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North Korea is so secluded from the rest of the world that the country is not prominently discussed in foreign aid and international development circles. Contrary to its national ideology of juche which emphasizes self-reliance, however, North Korea has relied on food aid since the mid-1990s. Today, food insecurity and child malnourishment might be worsening to the point that the international community can no longer ignore it – a situation which holds major diplomatic and political implications.

Last March, the World Food Program (WFP) warned of growing hunger in North Korea. Recently, the United Nations Children’s Fund (UNICEF) claimed that millions of children and women of child-bearing age in North Korea face malnutrition which can leave them at higher risk of death or disease. UNICEF encouraged foreign donors to help avert a “nutrition crisis” in the country by providing the full $20.4 million that is needed immediately. To date, UNICEF has received only $4.6 million. Likewise, while last April the WFP appealed for $218 million for emergency assistance to North Korea, only a third of that amount has been pledged.

The lackluster donor response is not new. Although donors have met relatively low aid appeals beginning 2008, those development practitioners who have visited North Korea say that requirements are chronically underfunded. The most drastic shortfall occurred in 2010 – the result of aid suspension by the US beginning 2009 due to the North’s refusal of assistance and by South Korea following the sinking of a navy ship in March of the same year. While aid increased significantly this year compared to 2010, roughly only $90 million has been received for disbursement. Beginning in 2005, aid appeals and actual funding have dropped off considerably – a clear symptom of North Korea’s inaccessibility and isolation.

The current hunger crisis has shifted the focus of humanitarian assistance from health, water, and sanitation back strictly to food aid. Last year, North Korea reportedly ordered all of its embassies to appeal to foreign governments for food aid in what appeared to be a concerted effort to counter food production shortfalls. The nation’s dysfunctional food-distribution system, collapsing command economy, rising global commodity prices, and sanctions imposed over Pyongyang’s nuclear and missile programs contributed to pushing the country to the edge of a hunger crisis, even before devastating floods, typhoons, and a harsh winter compounded the emergency.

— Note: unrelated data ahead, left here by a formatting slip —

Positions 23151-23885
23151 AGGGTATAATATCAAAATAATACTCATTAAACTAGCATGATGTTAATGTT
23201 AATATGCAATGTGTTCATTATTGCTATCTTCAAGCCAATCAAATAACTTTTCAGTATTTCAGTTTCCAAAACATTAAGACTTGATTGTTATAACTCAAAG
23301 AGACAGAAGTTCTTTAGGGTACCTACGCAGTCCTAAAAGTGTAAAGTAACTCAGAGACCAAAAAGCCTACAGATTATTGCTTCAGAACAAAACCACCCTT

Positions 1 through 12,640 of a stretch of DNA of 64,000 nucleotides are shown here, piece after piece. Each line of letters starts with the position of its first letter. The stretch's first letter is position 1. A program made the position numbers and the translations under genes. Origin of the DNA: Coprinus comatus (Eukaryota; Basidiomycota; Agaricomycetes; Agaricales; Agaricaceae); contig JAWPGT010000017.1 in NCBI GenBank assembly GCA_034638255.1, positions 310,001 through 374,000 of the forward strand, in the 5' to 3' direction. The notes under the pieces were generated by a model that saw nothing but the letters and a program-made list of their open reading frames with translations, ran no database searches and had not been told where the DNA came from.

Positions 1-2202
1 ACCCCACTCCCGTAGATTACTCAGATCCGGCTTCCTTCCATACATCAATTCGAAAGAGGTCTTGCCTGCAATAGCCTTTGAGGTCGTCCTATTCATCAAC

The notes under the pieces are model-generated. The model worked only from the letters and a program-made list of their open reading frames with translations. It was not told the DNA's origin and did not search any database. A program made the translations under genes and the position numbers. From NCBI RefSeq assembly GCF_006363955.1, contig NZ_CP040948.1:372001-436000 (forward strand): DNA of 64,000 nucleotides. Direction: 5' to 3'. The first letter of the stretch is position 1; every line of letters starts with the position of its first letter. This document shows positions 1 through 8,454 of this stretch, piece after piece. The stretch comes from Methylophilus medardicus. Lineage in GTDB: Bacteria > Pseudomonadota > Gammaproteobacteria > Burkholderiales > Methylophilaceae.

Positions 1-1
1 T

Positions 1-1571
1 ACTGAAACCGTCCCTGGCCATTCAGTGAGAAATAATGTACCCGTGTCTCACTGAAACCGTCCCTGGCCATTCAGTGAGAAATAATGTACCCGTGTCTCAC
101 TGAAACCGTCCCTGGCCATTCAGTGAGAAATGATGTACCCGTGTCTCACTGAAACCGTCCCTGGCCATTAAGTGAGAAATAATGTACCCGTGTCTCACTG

Despite UNICEF’s recent assessment, donors are still deliberating over whether or not aid should be extended to a country known for its hostile regime and nuclear brinkmanship and how exactly assistance should be applied. Indeed, the decision to help feed North Koreans remains mired in political calculations by governments cautious about engaging Kim Jong-Il’s regime which appears to be spending the nation’s scarce national resources on developing weapons rather than feeding its own people. Given the lack of international monitoring in the country, the most skeptical donors are concerned that the authoritarian and evasive leadership is intentionally exaggerating the country’s food shortages and will divert food aid to its million-strong army, hoard it in advance of the 100th anniversary of the “Eternal President” Kim Il-sung in April 2012, or just stockpile it because the regime anticipates further sanctions.

There are mixed professional opinions from outside the country on the severity of the situation. South Korea’s Unification Minister Yu Wook-ik labeled the country’s food situation as “not very serious.” After visiting North Korea last month, the U.N. Food and Agricultural Organization (FAO) concluded that “the damage was not so significant” since heavy rain and floods this summer may not reduce crop production considerably. Conversely, the Korea Rural Economic Institute (KREI) finds that though “there has been harm caused by the flooding, [crop yields] should still improve a little over last year. These statements have confused foreign aid donors and policy makers.

While the U.S. and South Korea (North Korea’s largest donors) insist officially that politics do not play into the decision of providing countries humanitarian assistance; the North Korea dynamics are beginning to cause some heartburn and debate. President Barack Obama’s administration remains firm in its position that there will be no six-party talks unless North Korea improves relations with its southern neighbor and adheres to certain longstanding conditions. Heeding growing appeals by international relief agencies arguing that the country’s most vulnerable should not be punished for their government’s deeds; South Korea through the World Health Organization resumed medical aid to North Korea.  Also, South Korean officials claim that the country is ready to step in with significant aid shipments in the event of another countrywide food crisis in the North. Significantly, next year both President Obama and South Korean President Lee Myung-bak make their bids for re-election so it will be interesting to see to what extent North Korea factors into their campaign strategies and the elections in both countries. 

About the author

  • Christine Dugay

    Christine is a former senior analyst under the Surveys and Advisory Services team of Devex. A skilled researcher, she contributes to and/or leads custom research projects and surveys commissioned by leading companies and development institutions. Christine has a professional certificate in political economy and a master’s degree in Japanese studies, and is a fellow of the Japan Foundation.